(CNN)Grandmas arrived at a Texas bus station toting backpacks stuffed with supplies. Groups of moms planned cross-country carpools. Shelters opened their doors to families in need.
From 'angry grandmas' to lemonade stands: How grass-roots groups stepped in to help separated families
The administration's now-reversed "zero tolerance" policy, which led to the separation of thousands of parents and kids at the border, spurred a wave of grass-roots groups that organized across the country.
Their mission: stepping in where they felt government officials had failed.
And in the days leading up to Thursday's court-ordered reunification deadline, their efforts were on full display. Here are some of the things we saw:
At a bus station in the border city of McAllen, Texas, this week, a group of volunteers arrived with backpacks full of toiletries, bottled water and snacks. The group, known as Angry Tias & Abuelas (Angry Aunts & Grandmas) of the Rio Grande Valley, said they wanted to help families who had just been reunited and released from custody.
"These people don't have a cent in their pocket," said Melba Lucio, an English instructor who joined the effort.
"We're angry, but we're not staying angry," Lucio said. "We're doing something about it. We're calling our friends."
They organized swiftly to amass and distribute supplies, she said.
"We didn't even know each other, a lot of us," she said. "We meet, two or three days, and we're like family. We're all trying to do the right thing as human beings."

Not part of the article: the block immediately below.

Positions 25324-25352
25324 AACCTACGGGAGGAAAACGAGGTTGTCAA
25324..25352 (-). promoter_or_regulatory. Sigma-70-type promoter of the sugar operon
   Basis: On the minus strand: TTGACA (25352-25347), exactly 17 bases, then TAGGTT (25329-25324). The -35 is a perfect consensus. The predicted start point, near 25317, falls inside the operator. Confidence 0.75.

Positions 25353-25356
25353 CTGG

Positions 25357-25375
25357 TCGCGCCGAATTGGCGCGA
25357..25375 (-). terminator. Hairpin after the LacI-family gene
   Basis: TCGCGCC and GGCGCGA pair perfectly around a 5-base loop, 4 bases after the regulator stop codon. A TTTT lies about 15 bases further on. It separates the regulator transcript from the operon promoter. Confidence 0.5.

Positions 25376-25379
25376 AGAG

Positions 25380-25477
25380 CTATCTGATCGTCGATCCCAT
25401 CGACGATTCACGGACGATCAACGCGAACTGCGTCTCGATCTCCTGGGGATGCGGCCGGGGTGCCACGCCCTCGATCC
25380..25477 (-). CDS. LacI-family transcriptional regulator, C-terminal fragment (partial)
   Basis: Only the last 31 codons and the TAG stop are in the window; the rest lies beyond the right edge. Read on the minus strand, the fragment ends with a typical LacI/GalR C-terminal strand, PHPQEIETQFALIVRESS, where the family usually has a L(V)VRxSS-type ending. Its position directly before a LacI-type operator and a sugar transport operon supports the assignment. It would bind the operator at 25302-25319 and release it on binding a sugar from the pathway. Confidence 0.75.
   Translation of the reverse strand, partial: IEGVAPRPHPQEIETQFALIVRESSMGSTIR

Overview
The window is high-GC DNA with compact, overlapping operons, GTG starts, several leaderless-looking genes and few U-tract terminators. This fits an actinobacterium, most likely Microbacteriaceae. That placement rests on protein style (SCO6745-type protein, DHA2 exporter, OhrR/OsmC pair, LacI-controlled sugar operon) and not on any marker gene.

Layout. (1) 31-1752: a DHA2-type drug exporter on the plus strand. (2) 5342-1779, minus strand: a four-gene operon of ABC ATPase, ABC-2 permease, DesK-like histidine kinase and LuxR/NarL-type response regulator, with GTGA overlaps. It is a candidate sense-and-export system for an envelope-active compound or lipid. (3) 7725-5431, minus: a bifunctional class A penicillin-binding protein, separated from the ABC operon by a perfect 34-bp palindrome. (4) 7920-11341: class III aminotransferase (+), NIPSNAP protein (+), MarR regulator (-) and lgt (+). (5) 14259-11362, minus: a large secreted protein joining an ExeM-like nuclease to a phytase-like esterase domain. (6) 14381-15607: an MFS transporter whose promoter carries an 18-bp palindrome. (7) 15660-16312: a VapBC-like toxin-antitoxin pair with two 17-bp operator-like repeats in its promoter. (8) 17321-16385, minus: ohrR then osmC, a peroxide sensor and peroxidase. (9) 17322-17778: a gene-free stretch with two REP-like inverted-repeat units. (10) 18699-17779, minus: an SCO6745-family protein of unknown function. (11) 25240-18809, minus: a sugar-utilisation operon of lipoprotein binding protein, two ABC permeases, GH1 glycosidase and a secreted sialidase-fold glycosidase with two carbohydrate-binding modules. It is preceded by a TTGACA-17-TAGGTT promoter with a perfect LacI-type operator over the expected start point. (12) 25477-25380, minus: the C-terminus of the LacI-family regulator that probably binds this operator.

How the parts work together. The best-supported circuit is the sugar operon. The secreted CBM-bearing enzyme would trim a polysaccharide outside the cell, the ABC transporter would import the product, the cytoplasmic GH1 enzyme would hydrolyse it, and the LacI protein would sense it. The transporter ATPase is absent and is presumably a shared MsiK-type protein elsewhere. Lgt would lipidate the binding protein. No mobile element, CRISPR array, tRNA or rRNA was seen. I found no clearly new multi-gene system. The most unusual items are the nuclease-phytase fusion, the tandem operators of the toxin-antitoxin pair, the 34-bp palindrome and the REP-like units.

After the group was asked to stop handing out supplies at the McAllen bus station, volunteers instead delivered them to a Catholic Charities shelter nearby. Then they returned to the bus station to field questions and help families coming through navigate their next steps.
"We are just citizens that want to help and do the right thing," Lucio said.
A network of volunteers known as Immigrant Families Together has used crowdfunding to raise more than $300,000 to help pay bond for parents in detention. The group, largely made up of mothers, also has organized cross-country carpools to transport immigrant families and host them in their homes.
Julie Schwietert-Collazo said she started the group after hearing about one woman's case on a radio show.
"I saw that it was possible to have an impact through the collaboration of many people, and I knew that there were a lot of people who wanted to commit themselves to repairing the pain toward immigrants that we have caused as a country," she told CNN en Español.